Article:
Martin had a fantastic post this morning about the I-90 Two Way Transit and HOV project, also known as Alternative R-8A, or just R8A. I want to add to this some history, and exactly why this is a key issue for transit.
In 1976, a Memorandum of Agreement was reached to build I-90. There are some gems in here, but I think the key is that I-90 was originally intended to be converted to rail:
2. The I-90 facility shall be designed and constructed so that conversion of all or part of the transit roadway to fixed guideway is possible.
In 2004, the same stakeholders partnered with Sound Transit to amend the 1976 Memorandum of Agreement. This amendment (and it’s really worth a read, it’s pretty short) established that:
“…all parties agree that the ultimate configuration for I-90 between Bellevue, Mercer Island and Seattle should be defined as High Capacity Transit in the center roadway and HOV lanes in the outer roadways; and further agree that High Capacity Transit for this purpose is defined as a transit system operating in dedicated right-of-way such as light rail, monorail, or a substantially equivalent system;”
Furthermore, they liked one particular alternative for reaching this configuration:
“…all parties agree that building HOV lanes on the outer roadways as identified as Alternative R-8A as set forth in the May 21, 2004 Final Environmental Impact Statement (FEIS) prepared for the project, is an essential first step toward achieving the ultimate configuration;”
The final resolution was crystal clear, we need to put HOV lanes on the outer roadway ASAP:
1. Alternative R-8A with High Capacity Transit deployed in the center lanes is the ultimate configuration for I-90 in this segment;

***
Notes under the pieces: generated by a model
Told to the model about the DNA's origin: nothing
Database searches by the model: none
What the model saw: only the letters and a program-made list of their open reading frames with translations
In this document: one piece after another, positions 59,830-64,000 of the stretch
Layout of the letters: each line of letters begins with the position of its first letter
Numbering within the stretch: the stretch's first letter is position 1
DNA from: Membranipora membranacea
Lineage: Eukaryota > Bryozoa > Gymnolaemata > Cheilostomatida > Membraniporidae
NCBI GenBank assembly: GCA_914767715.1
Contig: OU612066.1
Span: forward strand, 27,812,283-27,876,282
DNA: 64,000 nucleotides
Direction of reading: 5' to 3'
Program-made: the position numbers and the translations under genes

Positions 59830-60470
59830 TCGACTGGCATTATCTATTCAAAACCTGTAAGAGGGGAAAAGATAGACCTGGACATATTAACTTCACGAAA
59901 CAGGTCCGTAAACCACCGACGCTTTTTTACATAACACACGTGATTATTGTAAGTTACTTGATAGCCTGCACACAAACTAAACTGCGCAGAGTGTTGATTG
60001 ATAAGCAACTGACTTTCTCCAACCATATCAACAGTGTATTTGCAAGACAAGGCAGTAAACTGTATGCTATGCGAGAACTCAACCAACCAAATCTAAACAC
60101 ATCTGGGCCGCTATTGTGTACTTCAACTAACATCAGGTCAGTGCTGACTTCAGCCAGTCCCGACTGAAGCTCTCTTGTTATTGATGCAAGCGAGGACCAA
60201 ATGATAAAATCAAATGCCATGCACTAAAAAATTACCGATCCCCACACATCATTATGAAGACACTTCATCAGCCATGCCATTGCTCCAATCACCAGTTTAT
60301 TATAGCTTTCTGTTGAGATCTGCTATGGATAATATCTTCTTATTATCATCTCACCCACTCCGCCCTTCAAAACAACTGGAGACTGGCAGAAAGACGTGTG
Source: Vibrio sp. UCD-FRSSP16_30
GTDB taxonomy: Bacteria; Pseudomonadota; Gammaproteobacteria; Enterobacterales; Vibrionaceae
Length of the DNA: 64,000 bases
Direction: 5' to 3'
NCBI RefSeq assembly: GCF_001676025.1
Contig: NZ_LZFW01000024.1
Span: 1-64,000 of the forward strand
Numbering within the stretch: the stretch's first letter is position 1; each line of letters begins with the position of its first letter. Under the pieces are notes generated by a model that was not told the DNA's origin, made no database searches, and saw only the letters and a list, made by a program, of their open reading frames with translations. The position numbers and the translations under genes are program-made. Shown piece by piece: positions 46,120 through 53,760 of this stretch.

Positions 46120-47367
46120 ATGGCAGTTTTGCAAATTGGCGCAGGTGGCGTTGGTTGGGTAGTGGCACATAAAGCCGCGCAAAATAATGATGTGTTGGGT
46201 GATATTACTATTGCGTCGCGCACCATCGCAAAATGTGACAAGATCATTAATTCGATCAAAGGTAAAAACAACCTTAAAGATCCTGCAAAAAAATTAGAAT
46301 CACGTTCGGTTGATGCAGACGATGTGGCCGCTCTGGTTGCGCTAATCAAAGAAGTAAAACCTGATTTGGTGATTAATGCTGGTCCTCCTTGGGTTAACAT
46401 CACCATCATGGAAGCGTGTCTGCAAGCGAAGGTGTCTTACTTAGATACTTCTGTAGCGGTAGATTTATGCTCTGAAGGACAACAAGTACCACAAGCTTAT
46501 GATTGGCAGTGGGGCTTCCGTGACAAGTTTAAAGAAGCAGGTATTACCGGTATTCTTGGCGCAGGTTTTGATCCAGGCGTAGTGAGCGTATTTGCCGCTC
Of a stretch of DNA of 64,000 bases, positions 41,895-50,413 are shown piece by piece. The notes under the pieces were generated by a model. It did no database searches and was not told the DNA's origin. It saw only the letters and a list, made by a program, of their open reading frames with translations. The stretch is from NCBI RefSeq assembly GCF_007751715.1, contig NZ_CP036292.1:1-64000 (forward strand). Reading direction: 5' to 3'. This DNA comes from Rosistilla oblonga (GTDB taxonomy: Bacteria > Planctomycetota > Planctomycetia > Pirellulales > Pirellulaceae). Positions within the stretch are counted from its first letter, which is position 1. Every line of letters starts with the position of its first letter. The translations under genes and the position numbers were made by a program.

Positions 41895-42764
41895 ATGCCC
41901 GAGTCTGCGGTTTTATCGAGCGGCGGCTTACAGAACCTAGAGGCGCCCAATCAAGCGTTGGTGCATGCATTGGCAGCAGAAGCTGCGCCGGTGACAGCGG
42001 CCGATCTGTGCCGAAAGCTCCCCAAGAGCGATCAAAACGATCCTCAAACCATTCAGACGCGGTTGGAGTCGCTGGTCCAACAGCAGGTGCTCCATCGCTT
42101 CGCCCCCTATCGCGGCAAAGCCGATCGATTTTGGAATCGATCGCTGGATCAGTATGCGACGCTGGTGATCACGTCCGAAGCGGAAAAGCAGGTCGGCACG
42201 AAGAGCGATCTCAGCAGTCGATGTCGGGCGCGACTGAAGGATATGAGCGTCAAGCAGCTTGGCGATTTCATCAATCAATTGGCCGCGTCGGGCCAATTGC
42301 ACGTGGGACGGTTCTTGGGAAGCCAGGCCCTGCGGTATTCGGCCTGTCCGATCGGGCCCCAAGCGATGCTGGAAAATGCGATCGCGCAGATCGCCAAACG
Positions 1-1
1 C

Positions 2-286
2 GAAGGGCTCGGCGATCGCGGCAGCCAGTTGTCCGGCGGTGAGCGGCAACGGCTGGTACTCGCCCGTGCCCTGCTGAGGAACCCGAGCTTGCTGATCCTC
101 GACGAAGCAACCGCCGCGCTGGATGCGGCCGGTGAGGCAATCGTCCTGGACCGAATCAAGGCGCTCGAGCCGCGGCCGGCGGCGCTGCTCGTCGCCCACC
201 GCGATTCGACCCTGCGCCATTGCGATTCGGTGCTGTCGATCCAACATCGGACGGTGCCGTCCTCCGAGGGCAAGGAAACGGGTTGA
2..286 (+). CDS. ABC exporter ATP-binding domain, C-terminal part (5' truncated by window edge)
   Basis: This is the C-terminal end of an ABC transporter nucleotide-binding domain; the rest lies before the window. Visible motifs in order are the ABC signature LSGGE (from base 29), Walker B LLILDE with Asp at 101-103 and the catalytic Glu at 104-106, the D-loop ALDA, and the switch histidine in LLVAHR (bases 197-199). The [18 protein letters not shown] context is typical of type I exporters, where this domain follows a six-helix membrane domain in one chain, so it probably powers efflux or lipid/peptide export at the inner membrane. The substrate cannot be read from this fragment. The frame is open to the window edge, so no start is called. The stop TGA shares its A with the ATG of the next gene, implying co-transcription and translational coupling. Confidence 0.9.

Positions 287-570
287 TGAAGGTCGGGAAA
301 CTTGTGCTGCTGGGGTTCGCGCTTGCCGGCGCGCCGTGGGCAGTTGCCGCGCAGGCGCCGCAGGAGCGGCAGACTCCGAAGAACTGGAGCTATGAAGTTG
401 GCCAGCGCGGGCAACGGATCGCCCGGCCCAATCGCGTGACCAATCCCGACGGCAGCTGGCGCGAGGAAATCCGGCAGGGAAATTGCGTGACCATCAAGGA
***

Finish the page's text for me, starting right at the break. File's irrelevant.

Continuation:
2. Construction of R-8A should occur as soon as possible as a first step to the ultimate configuration;
3. Upon completion of R-8A, move as quickly as possible to construct High Capacity Transit in the center lanes;
4. Commit to the earliest possible conversion of center roadway to two-way High Capacity Transit operation based on outcome of studies and funding approvals.
WSDOT has a fantastic project page where you can see the details of R8A and the schedule WSDOT committed to – with construction ending in 2014. Martin noted that Sound Transit needs this to happen before they can build East Link – so anything the state does to alter this schedule will directly impact our ability to build light rail to the eastside.
So why am I writing this? Because the response we’ve gotten demands some scrutiny. Last time I wrote about this project, it was to point out that Engrossed Substitute House Bill 1978 (PDF), the bill to distribute transportation stimulus funds, reduced funding for R8A Stage 1 (page 42). When I pointed out that Representative Judy Clibborn’s amendment removed money for R8A, Representative Eddy commented with (in part):
I am advised that the language in question reflects an accounting change. “We revised the amount for the I-90 two-way transit stage 1 project down by $2.8 M in the 2009 supplemental budget. This is due to project savings in stage 1. These savings are being transferred to the budget item for stages 2 & 3 of the project. Unfortunately the proviso does not mention this other budget item.”
She goes on to report that the total budget for stages 2 & 3 is being increased by $3.27 M, beyonjd the $2.8 reduction in ‘09 to recognize increased inflation.
A commenter named Allison emailed Clibborn and got this response:
The I-90 two-way transit project is a three-stage project. The first stage was completed $2.8 million under budget, so the savings on stage one have been transferred to stages two and three. – Judy Clibborn
In fact, ESHB 1978 did mention R8A stages 2 and 3 – it didn’t move money from stage 1 to them, it removed another $1.8 million from them (page 47).
A staffer in Olympia tells me the Senate Transportation Committee plans to release their 2009-2011 budget tomorrow at 12:30 pm. Do keep in mind that this is just Senate Transportation, not the House, but it will give us a good idea as to whether these promises will be kept. Tomorrow I’ll look at what’s in the budget, and we’ll figure out what’s next. See you then.